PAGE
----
Individual stickers are $3.00 each or buy 2 for $5.00.  Contact me at jetsonorama@gmail.com if interested.

 

step-holding-step-on-jr's-house

Stephanie rocking the screen print of her image on JR’s former house outside Tuba City.

 

police-line-(toren)

For backstories + ordering info head over to http://www.jetsonorama.net and look for the “shop” tab.

Peace.

it only got up to 23 degrees today

santa-in-tuba-city

santa outside tuba city

 

sheep-1a-in-cow-springs

 

lola

 

 

luci's trailer

Luci’s trailer on Christmas Day

 

It only got up to 23 degrees today.  Not only was it cold, it was windy as shit.  All day.  Cold + windy.  As I was driving from the rez into Flagstaff I was thinking of the effort Klee Benally is making to distribute warm clothing and blankets to indigenous folks staying outside in the winter.  His campaign is called No More Native Deaths (I think.)  As I was driving I remembered seeing the last time I was in town a Diné friend who has fallen on hard times and who is living outside in Flagstaff now.   I wondered if he’s staying at the mission in town.

I made it to Flagstaff and was running errands when I encountered the friend I’d been worrying about.  He was dressed in many layers on this cold + windy day when the temperature only got up to 23 degrees.  His speech was slurred and he had a swagger in his step.  I gave him a hug telling him:

“I’d been was just thinking about you in this cold weather as I drove in from the rez.  Are you staying at the mission” I asked.

He confirmed that he’s not staying at the mission.  I told him about Klee’s campaign and that I worried about him living outside now to which he replied:

“5 people have already frozen to death this week.”

He said he wanted help with some food.  My friend with whom I’d just eaten and I had some nice leftovers and shared those. He thanked us, we hugged again and went our separate ways into a wind that cut like a knife.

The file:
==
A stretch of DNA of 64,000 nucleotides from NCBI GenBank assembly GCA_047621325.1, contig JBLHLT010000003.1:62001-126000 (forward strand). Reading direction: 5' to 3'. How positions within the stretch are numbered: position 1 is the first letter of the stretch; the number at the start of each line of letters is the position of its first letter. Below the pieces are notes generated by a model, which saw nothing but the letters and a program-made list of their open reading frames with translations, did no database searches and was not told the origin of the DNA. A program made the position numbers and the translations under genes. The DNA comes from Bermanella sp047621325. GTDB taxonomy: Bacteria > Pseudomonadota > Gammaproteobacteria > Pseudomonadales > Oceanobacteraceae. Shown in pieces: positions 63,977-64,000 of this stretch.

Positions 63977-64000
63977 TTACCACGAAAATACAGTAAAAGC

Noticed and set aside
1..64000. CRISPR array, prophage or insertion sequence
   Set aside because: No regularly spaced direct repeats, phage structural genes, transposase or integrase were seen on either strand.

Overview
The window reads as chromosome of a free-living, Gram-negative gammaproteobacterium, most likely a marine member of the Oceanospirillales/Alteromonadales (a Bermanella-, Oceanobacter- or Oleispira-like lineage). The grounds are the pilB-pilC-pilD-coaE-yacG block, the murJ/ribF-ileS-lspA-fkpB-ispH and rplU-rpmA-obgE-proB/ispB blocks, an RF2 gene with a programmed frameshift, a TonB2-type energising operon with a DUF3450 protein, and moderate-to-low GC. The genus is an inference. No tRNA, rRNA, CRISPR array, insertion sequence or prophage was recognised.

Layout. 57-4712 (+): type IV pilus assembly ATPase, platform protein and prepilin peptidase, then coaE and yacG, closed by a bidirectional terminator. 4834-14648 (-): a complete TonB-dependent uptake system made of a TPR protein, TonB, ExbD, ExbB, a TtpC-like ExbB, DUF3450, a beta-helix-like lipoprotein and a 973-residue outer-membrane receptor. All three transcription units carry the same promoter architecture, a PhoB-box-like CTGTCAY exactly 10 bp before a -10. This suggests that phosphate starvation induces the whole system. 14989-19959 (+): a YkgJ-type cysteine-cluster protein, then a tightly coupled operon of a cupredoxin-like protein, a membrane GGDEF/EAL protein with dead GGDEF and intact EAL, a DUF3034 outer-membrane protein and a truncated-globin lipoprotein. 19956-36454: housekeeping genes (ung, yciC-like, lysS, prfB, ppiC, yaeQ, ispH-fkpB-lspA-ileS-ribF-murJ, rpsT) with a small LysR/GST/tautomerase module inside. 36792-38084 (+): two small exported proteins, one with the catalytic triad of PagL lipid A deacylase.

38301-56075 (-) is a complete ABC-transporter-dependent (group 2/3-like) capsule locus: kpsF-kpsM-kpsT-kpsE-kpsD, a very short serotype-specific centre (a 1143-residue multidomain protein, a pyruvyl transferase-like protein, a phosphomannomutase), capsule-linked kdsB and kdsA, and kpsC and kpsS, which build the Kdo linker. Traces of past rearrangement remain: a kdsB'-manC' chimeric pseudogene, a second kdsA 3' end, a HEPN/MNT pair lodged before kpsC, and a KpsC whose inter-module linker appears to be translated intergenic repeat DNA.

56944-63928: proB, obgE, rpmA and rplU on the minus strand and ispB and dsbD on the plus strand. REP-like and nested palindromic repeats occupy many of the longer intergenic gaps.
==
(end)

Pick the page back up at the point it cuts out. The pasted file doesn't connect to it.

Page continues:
building community

“The war of an artist with his society is a lover’s war and he does at his best what lover’s do which is to reveal the beloved to himself and with that revelation to make freedom real.”      James Baldwin

When I started wheat pasting large images along the roadside in 2009 I imagined it as an opportunity to deepen my relationship with the community where I work on the rez.  I often thought of this process as an experiment in building community in which I knew the medium for building community but was uncertain of the outcome.  What I’ve learned along the way is the importance of trust and how the process of building community parallels nurturing a friendship.

As a documentary photographer I believe everyone has a unique story though not everyone wants their story told.  But for those who do a trusting relationship established over time with the story teller is critical to an objective telling of this story.  I’ve learned inadvertently that taking someone’s words and writing or painting them directly onto their face is akin to the exercise of falling backwards trusting that the person positioned behind you will really catch you and prevent you from hitting the floor.  Unlike writing onto a photograph of someone’s face, spending 30 to 60 minutes sitting 18 inches away from someone you may not know well exploring the contours of their face, their lips, gently writing on their eyelids is a bonding, trust building exchange.  That someone would let you do this, photograph them and create a public mural is tangible evidence of their conviction to their beliefs, to their words.  As James Baldwin said, they are willing to reveal the beloved to himself and with that revelation make freedom real.